vars = c("NAME", "B19013_001E", "B19013_001EA", "B19013_001M", "B19013_001MA"), 
    region = "tract:*", 
    regionin = "state:02")

You can also retrieve also estimates and annotations for a group of variables in one command. Here’s the group call for that same table, B19013.

# See descriptions of the variables in group B19013
group_B19013 <- listCensusMetadata(
    name = "acs/acs5",
    vintage = 2017,
    type = "variables",
    group = "B19013")

acs_income_group <- getCensus(
    name = "acs/acs5", 
    vintage = 2017, 
    vars = c("NAME", "group(B19013)"), 
    region = "tract:*", 
    regionin = "state:02")

Some variable groups contain many related variables and their associated annotations. As an example, we’ll get the list of variables included in group B17020, poverty status by age.

group_B17020 <- listCensusMetadata(
    name = "acs/acs5",
    vintage = 2017,
    type = "variables",
    group = "B17020")

Advanced geographies

Some geographies, particularly Census tracts and blocks, need to be specified within larger geographies like states and counties. This varies by API endpoint, so make sure to read the documentation for your specific API and run listCensusMetadata to see the available geographies.

You may want to get get data for many geographies that require a parent geography. For example, tract-level data from the 2010 Decennial Census can only be requested from one state at a time.

In this example, we use the built in fips list of state FIPS codes to request tract-level data from each state and join into a single data frame.

tracts <- NULL
for (f in fips) {
    stateget <- paste("state:", f, sep="")
    temp <- getCensus(
        name = "dec/sf1",
        vintage = 2010,
        vars = "P001001",
        region = "tract:*",
        regionin = stateget)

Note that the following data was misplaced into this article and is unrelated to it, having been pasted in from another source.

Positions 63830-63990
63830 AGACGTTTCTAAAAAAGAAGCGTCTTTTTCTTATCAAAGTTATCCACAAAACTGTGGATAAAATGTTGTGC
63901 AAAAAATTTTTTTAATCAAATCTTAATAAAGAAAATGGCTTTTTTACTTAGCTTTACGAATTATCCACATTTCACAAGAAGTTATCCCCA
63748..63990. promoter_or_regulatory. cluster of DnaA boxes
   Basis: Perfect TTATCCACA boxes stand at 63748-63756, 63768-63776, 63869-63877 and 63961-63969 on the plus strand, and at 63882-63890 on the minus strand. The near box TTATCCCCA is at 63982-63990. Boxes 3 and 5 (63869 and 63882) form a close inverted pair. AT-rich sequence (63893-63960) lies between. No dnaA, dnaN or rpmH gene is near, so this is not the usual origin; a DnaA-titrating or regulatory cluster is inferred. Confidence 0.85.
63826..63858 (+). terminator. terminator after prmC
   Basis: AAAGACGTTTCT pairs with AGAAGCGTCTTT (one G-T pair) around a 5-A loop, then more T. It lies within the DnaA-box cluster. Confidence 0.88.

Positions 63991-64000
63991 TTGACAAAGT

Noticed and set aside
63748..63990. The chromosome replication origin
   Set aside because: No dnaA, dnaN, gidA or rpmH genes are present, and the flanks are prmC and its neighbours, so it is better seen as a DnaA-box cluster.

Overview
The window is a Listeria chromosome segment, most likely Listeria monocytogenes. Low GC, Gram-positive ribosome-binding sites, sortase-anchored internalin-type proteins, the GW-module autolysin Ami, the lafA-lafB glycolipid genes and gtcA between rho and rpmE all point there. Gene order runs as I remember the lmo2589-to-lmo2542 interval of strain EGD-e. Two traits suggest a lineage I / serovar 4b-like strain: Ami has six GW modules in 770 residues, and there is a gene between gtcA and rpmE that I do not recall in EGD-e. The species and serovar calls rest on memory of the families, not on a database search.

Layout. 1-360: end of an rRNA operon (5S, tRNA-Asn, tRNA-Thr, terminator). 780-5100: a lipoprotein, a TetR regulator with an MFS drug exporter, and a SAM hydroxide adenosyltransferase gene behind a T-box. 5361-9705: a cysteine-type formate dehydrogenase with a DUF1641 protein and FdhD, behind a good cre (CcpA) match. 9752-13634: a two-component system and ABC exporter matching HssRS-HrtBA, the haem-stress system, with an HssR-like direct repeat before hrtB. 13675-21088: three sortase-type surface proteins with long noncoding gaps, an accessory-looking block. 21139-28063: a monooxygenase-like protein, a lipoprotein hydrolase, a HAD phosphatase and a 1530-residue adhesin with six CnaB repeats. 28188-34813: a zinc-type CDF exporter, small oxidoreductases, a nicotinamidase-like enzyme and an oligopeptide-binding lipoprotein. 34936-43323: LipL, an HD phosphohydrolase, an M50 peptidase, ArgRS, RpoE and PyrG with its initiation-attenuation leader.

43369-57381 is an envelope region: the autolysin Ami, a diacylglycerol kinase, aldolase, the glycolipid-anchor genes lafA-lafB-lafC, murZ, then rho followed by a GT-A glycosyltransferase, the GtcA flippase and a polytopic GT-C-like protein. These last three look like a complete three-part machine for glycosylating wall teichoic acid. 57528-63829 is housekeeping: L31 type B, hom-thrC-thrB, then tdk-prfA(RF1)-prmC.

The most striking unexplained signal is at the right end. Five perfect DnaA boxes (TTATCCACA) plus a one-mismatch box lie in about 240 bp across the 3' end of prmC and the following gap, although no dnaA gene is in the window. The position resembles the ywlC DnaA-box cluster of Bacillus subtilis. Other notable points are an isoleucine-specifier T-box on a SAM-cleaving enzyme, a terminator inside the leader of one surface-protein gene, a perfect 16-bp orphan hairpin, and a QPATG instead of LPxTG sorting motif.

tracts <- rbind(tracts, temp)

The regionin argument of getCensus can also be used with a string of nested geographies, as shown below.

The 2010 Decennial Census summary file 1 requires you to specify a state and county to retrieve block-level data. Use region to request block level data, and regionin to specify the desired state and county.

data2010 <- getCensus(
    name = "dec/sf1",
    vintage = 2010,
    vars = "P001001", 
    region = "block:*",
    regionin = "state:36+county:027+tract:010000")


The APIs contain hundreds of API endpoints and dozens of datasets, each of which work a little differently. The Census Bureau also makes frequent updates, which unfortunately are not always announced in advance. If you’re getting an error message or unexpected results, here are some things to check.


Use listCensusMetadata(type = "variables") on your API to see the table of available variables.

  • Occasionally the variable names will change with data updates or API updates. The names may be different from year to year. Capitalization may also be inconsistent between datasets or years.
  • The Census APIs are case-sensitive, which means that if the variable name you want is uppercase you’ll need to write it uppercase in your request. Most of the APIs use uppercase variable names, but some use lowercase and some even use sentence case.


Use listCensusMetadata(type = "geographies") on your dataset to check which geographies you can use.

  • Each API has its own list of valid geographies and they occasionally change as the Census Bureau makes updates. If a previously available geography isn’t available anymore, email detailing the issue.
  • If you’re specifying a region by FIPS code, for example state:01, make sure to use the full code, padded with 0s if necessary. The APIs did not always enforce this (previously, state:1 usually worked), but now they do. See the Census reference files for valid FIPS codes.

Unexpected errors

Occasionally you might get the general error message "There was an error while running your query. We've logged the error and we'll correct it ASAP. Sorry for the inconvenience." This comes from the Census Bureau and could be caused by any number of problems, including server issues. Try rerunning your API call. If that doesn’t work and you are requesting a large amount of data, try reducing the amount that you’re requesting, for example getting only one state at a time. If you’re still having trouble, email . Include in your email the raw API call that’s provided in your getCensus error message (not your R code) so that they can try to help.

Margins of error and annotations

Read the documentation to understand why you might see values like -555555555 in your margin of error columns. These values are set by the Census Bureau, not this censusapi package.

Other ways to get help

Additional resources


This product uses the Census Bureau Data API but is not endorsed or certified by the Census Bureau.